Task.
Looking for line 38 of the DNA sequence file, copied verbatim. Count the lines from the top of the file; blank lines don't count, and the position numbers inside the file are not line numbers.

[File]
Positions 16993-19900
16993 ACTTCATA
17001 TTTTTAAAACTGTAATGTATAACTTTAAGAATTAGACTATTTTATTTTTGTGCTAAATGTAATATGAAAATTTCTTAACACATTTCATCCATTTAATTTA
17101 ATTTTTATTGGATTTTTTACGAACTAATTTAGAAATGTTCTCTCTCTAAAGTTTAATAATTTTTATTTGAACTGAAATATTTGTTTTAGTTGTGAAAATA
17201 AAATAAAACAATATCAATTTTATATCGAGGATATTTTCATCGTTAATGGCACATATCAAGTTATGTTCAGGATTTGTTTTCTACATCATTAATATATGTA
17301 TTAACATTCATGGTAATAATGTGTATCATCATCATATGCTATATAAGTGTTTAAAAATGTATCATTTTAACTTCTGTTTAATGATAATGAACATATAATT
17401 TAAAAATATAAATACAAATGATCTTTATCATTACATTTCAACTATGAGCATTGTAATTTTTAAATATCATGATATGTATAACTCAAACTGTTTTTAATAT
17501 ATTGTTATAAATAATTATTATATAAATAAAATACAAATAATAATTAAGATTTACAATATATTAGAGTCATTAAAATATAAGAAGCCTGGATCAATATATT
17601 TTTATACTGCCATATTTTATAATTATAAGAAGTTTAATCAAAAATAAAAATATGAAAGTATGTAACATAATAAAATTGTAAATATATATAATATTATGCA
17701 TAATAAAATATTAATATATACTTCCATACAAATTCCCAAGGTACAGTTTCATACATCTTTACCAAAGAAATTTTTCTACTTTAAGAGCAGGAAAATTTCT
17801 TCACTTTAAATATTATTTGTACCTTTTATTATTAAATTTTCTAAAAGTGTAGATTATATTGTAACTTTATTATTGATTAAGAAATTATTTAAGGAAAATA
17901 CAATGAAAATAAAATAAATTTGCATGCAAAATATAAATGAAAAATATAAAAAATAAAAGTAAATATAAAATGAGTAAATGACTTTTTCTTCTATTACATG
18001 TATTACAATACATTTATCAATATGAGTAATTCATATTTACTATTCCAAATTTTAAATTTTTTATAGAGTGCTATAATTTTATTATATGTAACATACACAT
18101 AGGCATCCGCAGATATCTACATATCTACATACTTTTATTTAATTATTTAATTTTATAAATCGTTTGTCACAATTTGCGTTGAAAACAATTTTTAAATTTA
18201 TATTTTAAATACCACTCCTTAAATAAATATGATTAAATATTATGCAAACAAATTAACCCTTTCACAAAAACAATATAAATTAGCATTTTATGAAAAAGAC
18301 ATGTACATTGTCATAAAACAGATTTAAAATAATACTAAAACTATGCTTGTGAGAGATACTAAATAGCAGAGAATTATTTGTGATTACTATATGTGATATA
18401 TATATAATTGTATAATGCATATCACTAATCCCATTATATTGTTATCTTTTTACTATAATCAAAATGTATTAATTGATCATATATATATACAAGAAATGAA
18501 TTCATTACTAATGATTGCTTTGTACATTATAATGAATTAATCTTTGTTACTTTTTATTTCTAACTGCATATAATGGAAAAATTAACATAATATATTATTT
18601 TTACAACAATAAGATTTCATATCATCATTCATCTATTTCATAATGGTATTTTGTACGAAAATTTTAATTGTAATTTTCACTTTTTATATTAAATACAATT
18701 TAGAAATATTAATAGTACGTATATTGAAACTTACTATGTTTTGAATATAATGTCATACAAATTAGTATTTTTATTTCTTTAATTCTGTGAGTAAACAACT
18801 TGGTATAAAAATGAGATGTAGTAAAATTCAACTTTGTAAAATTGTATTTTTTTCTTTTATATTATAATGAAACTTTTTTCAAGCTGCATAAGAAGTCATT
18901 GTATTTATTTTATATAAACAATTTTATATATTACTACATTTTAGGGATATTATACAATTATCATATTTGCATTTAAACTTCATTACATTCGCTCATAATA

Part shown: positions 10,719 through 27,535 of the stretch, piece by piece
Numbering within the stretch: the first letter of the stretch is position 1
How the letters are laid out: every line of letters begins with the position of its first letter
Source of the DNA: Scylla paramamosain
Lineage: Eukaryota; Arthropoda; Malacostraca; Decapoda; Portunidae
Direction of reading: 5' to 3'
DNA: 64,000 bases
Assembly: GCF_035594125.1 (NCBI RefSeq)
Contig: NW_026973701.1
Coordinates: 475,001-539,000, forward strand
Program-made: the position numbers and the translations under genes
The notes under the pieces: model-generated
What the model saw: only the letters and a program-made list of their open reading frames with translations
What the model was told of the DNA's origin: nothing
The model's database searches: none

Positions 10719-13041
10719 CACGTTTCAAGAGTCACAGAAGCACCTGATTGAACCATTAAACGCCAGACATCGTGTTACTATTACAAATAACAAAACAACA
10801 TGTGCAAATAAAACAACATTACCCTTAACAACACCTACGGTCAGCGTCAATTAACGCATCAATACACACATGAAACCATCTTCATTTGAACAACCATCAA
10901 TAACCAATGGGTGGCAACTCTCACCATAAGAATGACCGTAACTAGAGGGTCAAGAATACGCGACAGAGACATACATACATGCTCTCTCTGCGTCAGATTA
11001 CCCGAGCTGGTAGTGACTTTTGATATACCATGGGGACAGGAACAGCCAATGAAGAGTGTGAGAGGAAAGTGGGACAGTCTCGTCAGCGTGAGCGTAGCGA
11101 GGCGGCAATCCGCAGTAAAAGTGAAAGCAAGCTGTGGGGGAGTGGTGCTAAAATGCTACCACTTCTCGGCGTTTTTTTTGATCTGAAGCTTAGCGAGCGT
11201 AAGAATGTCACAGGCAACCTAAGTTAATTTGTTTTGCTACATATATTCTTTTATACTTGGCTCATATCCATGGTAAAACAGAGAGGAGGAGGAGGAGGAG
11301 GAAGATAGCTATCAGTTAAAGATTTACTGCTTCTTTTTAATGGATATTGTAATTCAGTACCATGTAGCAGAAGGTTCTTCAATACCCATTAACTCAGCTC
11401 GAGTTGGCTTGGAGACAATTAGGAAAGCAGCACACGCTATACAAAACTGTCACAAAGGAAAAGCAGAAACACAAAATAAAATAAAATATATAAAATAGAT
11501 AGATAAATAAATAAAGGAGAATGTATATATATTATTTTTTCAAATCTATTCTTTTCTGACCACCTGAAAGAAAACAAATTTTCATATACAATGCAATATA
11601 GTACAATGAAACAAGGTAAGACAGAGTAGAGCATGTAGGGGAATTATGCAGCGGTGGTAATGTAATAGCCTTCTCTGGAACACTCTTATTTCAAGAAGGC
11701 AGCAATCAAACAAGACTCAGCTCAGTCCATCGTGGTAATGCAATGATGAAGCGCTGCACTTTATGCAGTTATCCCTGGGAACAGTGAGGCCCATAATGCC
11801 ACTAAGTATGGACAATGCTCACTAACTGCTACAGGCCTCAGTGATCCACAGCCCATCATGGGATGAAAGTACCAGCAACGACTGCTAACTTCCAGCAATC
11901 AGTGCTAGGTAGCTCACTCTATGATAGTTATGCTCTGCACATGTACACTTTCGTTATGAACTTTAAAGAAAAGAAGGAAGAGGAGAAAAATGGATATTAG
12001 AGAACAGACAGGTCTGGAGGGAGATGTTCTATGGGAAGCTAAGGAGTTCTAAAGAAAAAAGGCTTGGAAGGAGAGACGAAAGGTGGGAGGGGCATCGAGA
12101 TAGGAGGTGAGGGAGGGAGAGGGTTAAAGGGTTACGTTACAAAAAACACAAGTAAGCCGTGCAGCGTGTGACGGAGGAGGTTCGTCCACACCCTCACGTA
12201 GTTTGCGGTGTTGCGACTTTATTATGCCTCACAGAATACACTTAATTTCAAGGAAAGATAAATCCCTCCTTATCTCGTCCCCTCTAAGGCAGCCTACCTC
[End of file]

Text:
Positions 10719-13041